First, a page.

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Bellevue Square
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Bellevue Square > Question #5: Unreliable Narrator

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message 1: by [deleted user] (new)

Unreliable narration is often used in books, film and theatre to create more intrigue and mystery for the reader or viewer as they have to work harder to discover the true story. How do you feel about Redhill’s use of Jean as an unreliable narrator? Did it add to your interest in the story, or make it too difficult to follow along?


Jaime Grover (jaimborainbow) | 23 comments Mod
I can't deny that I found the Jean's unreliable account of the story to make it overall very confusing. I like a book that makes me think but boy did I feel lost reading Bellevue Square!

This isn't necessarily a bad thing, but I did feel more lost than I usually do and than I tend to prefer when I'm reading. It just doesn't feel conclusive - I don't know what was real and what wasn't. But then maybe that was the point. (I've had a similar feeling when I read Lolita by Vladimir Nabokov - the prose was beautiful but I couldn't stand the story nor any of the characters - but that's kind of the whole point.)

Typically, I enjoy an unreliable narrator. I like being able to find holes in their story and eventually learning what actually happened, or at least most of what actually happened. I just didn't get that with Bellevue Square. I've left the book still not entirely sure what I've even read. Maybe I'll just need to give it another chance sometime.


message 3: by Maureen (new)

Maureen B. | 212 comments Jaime wrote: "I can't deny that I found the Jean's unreliable account of the story to make it overall very confusing. I like a book that makes me think but boy did I feel lost reading Bellevue Square!

This isn'..."


It is confusing, isn't it? Jean starts out seeming like a reasonable sort on page one but by page four , when she's attacked by that customer and shakes it off, I'm like 'what?' Hmm, why didn't she call police or her family?

I don't mind unreliable narrators but don't love them either. For some reason, I always liken them to the characters in The Dinner, a dismal book praised by many but which left me glum and everafter untrusting of narrators who don't or can't tell us the whole story.

On the plus side, Jean seems more optimistic that previous unreliable narrators I've come across even though she's apparently going to be accused of murdering a friend. (Not very far into the book yet!)


Jaime Grover (jaimborainbow) | 23 comments Mod
Maureen wrote: "Jaime wrote: "I can't deny that I found the Jean's unreliable account of the story to make it overall very confusing. I like a book that makes me think but boy did I feel lost reading Bellevue Squa..."

I agree, Maureen! Unreliable narrators are bit of a mixed bag, that's for sure. Maybe I only really enjoy them if I have the opportunity to learn (at some point) the entire story.

I haven't read The Dinner myself, but definitely understand the love-hate relationship with an unreliable narrator!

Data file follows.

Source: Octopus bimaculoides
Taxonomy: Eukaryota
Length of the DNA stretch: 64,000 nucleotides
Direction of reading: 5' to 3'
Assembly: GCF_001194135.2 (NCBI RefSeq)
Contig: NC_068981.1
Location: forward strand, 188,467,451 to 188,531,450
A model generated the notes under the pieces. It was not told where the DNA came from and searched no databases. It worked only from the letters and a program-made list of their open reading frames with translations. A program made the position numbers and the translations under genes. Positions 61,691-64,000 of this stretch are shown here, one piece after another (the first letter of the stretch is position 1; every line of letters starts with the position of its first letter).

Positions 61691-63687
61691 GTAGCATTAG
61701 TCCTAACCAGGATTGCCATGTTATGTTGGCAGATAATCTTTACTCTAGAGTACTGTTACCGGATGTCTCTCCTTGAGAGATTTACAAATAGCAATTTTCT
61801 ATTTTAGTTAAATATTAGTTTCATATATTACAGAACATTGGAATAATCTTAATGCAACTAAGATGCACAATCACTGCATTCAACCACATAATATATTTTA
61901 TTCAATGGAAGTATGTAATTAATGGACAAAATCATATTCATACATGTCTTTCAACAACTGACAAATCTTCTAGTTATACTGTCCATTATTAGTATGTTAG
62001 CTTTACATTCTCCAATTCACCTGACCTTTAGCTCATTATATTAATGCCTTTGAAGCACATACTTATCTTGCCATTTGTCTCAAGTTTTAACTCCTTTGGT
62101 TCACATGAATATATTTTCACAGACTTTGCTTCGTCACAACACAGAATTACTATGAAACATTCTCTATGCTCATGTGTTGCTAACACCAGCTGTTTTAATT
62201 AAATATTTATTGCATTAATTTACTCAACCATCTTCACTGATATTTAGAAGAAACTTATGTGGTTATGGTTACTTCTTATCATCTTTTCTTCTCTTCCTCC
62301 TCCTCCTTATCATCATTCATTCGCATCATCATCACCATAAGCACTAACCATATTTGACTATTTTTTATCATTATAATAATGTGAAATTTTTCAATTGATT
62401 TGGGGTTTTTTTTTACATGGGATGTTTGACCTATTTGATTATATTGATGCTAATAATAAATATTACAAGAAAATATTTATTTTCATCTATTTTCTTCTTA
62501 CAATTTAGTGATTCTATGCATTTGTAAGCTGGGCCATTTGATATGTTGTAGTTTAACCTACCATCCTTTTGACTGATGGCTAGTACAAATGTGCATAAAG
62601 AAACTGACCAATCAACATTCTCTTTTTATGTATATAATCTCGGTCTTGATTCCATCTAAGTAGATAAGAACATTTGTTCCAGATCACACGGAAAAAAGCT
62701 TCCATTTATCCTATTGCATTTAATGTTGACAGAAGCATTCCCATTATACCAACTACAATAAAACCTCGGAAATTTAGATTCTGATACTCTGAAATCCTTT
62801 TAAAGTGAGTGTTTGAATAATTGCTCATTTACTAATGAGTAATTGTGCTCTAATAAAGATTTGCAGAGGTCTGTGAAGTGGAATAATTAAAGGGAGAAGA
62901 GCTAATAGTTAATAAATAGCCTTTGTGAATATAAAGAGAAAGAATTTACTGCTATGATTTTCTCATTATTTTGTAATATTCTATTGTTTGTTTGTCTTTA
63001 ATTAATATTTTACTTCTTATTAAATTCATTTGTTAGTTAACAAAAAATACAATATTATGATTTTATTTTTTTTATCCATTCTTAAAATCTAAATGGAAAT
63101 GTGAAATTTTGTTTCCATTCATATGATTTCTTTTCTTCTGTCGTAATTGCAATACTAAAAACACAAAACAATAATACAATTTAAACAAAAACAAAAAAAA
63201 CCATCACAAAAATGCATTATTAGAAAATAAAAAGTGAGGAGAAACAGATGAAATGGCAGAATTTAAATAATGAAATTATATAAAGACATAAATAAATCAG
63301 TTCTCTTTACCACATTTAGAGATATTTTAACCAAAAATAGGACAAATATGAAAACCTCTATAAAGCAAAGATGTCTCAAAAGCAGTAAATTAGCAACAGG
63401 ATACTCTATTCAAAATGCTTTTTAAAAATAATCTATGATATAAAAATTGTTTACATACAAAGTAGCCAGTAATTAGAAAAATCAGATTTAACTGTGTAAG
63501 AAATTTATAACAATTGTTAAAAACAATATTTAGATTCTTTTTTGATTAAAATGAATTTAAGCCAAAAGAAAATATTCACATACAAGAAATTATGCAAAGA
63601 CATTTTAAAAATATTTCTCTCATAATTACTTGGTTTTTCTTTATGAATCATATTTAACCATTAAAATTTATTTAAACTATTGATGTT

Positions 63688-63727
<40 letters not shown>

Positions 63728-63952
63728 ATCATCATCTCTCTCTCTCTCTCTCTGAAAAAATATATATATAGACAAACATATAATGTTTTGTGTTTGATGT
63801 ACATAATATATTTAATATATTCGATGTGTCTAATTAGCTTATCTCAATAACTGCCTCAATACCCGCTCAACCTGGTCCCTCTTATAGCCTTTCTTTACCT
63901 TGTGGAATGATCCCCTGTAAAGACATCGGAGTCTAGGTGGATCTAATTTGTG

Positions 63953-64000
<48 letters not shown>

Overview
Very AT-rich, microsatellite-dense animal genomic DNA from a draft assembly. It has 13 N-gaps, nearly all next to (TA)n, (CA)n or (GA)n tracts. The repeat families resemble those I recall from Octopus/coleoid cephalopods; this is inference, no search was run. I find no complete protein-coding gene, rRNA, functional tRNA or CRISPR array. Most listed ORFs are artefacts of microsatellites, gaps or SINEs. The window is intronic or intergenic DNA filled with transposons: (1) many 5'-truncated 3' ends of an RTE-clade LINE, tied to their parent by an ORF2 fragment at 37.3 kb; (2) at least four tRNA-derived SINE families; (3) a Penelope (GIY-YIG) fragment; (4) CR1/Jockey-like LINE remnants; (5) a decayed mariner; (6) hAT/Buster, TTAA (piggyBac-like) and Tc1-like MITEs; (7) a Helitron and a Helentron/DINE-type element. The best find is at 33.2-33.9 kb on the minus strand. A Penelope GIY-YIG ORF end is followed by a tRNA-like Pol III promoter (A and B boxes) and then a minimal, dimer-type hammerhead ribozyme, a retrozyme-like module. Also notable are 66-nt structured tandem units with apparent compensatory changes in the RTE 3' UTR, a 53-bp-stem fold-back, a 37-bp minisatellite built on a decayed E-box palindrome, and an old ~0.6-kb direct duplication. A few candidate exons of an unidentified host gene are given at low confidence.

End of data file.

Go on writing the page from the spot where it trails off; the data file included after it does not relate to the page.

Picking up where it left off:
Recently, I saw a really beautiful play called Here Lies Henry and it is a one-man show. Henry is absolutely an unreliable narrator, but you can empathize with his position throughout the show, and by the end you do learn some of the actual story. (I don't want to spoil it just in case it's something that anyone wants to see or read at any point, but he's essentially dealing with his own mortality throughout the duration of the show). That's the kind of unreliable narration I enjoy - when things are a little bit convoluted but you learn more by the end. Or at least learn why this narrator is as unreliable as they are.

I'm really curious to hear any additional thoughts you have when you're further into the novel, Maureen!


message 5: by Maureen (new)

Maureen B. | 212 comments Jaime wrote: "Maureen wrote: "Jaime wrote: "I can't deny that I found the Jean's unreliable account of the story to make it overall very confusing. I like a book that makes me think but boy did I feel lost readi..."

That play sounds interesting, Jaime! And yes, there's more than a few unreliable but lovable narrators in literature, though I can't think of any lovable ones at this point, heh. (Rebecca, Wuthering Heights, The Dinner). Actually, at least as far as I've read, I'm finding Jean and her antics amusing in a dark sort of way.


Ashley | 116 comments Mod
Perhaps I'm too far away from it now, but I don't remember being too frustrated by the unreliable narration. I thoroughly enjoyed being confused. It's what kept my interest! Not knowing what was real, what would happen next, it was fun and kept me reading. I will say, the end scene when they are walking through the forest, I started to get impatient. But I also knew it was the climax, so I stuck it through. And of course, the ending..... sigh


message 7: by Maureen (new)

Maureen B. | 212 comments Ashley wrote: "Perhaps I'm too far away from it now, but I don't remember being too frustrated by the unreliable narration. I thoroughly enjoyed being confused. It's what kept my interest! Not knowing what was re..."

Ashley, this is off-topic but I admire people like yourself who are comfortable with the uncertainty of where some writers are taking us. I am but a snowflake when it comes to too much suspense of any kind! lol


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